And then when I became the vice president of science medicine and public health for the American Medical Association, obviously mental health and substance abuse was a big part of science medicine and public health that the American Medical Association looked at, so I worked with him as well. He has been a mentor, friend, colleague, and above all, an exceptional leader. It's my privilege to follow in his footsteps. He's a great man. He has a great sense of humor, also great intellect.

WCT: Why did this specific position and organization speak to you at this juncture in your career?

Dr. Saul Levin: I think—as I look at my career from my psychiatric training, looking at having been a clinician, and then realizing that policy and administration were just as important for psychiatry and for medicine and ensuring that those parts were taken care of—it became clear [to me] that policy and administration was where I showed a very particular aptitude. I began to do those jobs that looked to lead the people that you were representing.

As a psychiatrist, particularly in the Affordable Care Act of today—and health-benefits exchanges and health-information exchanges that clearly the country is moving toward—I hope that I've been able to help the American Psychiatric Association and our members, all 38,000 of them, become familiar with what we need to do as psychiatrists in this country providing the expert care we give to patients. This job enabled me to do that, so it was a privilege to be chosen and selected.

WCT: How might your approaches to the profession of psychiatry differentiate from that of your predecessor?

Dr. Saul Levin: I'm not too sure our approaches are going to be different. I think times are different, though. And with the Affordable Care Act, the whole nation is looking at the health care delivery system and the physicians and practitioners that practice care is going to change. So, I think it's all the same basic tenets that we have to look at: research, particularly in the neurosciences that we obviously are literally at the beginning of the threshold of the brain that we truly are going to understand what are the illnesses of the brain, bio-psycho-social. The genetic components of it, the psychological, and also the social component of it.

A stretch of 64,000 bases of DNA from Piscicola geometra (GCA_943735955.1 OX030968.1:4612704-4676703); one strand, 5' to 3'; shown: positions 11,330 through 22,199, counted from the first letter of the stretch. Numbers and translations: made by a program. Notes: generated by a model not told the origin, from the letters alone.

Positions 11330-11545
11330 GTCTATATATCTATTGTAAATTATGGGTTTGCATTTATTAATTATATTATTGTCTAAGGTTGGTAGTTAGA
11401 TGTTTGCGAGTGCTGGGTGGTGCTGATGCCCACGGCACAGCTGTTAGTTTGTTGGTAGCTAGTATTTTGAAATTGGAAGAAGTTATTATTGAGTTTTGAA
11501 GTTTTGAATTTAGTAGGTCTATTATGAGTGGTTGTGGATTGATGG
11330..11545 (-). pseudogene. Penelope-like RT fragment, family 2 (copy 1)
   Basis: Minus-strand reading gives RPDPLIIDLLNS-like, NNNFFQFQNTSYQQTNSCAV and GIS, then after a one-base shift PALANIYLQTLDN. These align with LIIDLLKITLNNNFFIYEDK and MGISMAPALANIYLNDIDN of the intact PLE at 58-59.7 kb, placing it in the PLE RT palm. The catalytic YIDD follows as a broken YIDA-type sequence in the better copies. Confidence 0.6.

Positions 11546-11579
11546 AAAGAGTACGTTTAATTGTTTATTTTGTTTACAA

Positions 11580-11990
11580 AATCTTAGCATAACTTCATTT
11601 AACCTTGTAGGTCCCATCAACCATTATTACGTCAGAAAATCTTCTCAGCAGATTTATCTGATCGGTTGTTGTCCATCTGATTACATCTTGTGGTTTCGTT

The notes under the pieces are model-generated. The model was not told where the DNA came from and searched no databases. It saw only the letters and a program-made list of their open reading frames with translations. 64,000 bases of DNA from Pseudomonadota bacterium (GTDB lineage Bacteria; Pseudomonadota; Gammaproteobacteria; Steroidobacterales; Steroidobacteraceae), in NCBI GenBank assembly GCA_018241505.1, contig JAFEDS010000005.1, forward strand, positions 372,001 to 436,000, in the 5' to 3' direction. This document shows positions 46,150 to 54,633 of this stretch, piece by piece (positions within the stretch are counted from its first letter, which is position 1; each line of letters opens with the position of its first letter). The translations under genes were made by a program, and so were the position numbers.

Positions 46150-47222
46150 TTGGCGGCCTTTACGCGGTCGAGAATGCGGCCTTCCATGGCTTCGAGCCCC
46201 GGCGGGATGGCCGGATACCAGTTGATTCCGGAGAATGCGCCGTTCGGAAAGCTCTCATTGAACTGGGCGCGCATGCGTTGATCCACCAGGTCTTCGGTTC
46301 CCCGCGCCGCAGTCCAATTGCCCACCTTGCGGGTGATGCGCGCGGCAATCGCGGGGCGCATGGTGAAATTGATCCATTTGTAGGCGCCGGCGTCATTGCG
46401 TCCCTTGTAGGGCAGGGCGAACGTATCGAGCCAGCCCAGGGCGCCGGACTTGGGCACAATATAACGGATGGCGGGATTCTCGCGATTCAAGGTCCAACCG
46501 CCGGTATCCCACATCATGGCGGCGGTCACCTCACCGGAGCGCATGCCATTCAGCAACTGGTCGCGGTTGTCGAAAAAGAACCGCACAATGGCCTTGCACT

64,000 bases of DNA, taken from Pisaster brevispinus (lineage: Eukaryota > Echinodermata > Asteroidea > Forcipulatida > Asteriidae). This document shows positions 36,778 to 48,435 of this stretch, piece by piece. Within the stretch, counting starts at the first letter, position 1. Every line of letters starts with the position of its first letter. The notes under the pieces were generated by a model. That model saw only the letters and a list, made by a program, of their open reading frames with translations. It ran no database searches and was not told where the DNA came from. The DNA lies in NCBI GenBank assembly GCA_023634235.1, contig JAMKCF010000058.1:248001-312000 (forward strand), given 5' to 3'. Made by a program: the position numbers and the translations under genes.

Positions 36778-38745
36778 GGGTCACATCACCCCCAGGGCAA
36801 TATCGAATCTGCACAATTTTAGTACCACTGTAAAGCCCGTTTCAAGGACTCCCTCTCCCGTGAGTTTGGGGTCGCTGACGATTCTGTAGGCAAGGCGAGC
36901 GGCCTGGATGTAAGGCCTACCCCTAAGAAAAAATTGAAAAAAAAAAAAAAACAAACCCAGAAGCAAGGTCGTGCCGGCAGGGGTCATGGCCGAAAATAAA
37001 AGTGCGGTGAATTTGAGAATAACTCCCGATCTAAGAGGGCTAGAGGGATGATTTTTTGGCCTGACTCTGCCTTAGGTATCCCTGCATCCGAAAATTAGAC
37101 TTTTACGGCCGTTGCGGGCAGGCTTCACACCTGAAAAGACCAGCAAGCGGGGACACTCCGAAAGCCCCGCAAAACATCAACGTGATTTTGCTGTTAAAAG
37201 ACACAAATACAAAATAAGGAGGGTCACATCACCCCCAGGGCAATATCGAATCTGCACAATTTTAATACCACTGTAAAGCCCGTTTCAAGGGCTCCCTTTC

The research has to be done to find those biomarkers of an illness that we will be able to give treatment for that particular illness. And then you've got education, which Dr. Scully had to deal with and I will—how do we ensure, in this time of exploding knowledge from our researches and expeditions, that we're able to teach everyone—medical students, residents and lifelong learning of those practicing psychiatrists—about those changes? I think in some ways it's going to be the same things he faced and then we will also have additional looks around the Affordable Care Act and the health information and electronic health records that will add to some of the things we're going to do.

WCT: As a psychiatrist specializing in substance-abuse treatment, what can you tell us about the correlation between LGBT youth homelessness and substance abuse? Are they completely separate issues or do they work together in a distinct way?

Dr. Saul Levin: I believe that they do work together. If you are homeless or facing the stress of having to live on the street, aware that your safety may be at risk, where are you getting your sleep? Where are you getting your food? How are you taking care of yourself health-wise and also your mental health? And, in some ways, if you are on the street where you can't go into an air conditioned place or where the temperature rarely drops, the natural inclination would then be for someone to say, "How do I get some relief to what I'm feeling, this horrible place I feel that I'm in right now?" Therefore, there is an increase in substance use amongst the homeless and particularly amongst our adolescents and young kids that use—and many of them are LGBT. We need to look to what programs we can do for them, both in terms of finding them shelter, finding them a safe place to say, but also helping them if they do have a substance abuse problem.

WCT: In your opinion, what strides have we collectively taken over the past 10 years to further social understanding of the mental health and stability of gay individuals?

Dr. Saul Levin: Well, as many of us know in the community, for many years—generations and decades—LGBT people were really stigmatized, were abused mentally, physically and sexually at time. As society began to realize that that was inherently discriminatory and wrong, the American Psychiatric Association looked at it and ultimately removed homosexuality [from the guide] as it became clearer that it wasn't something that you voluntarily chose.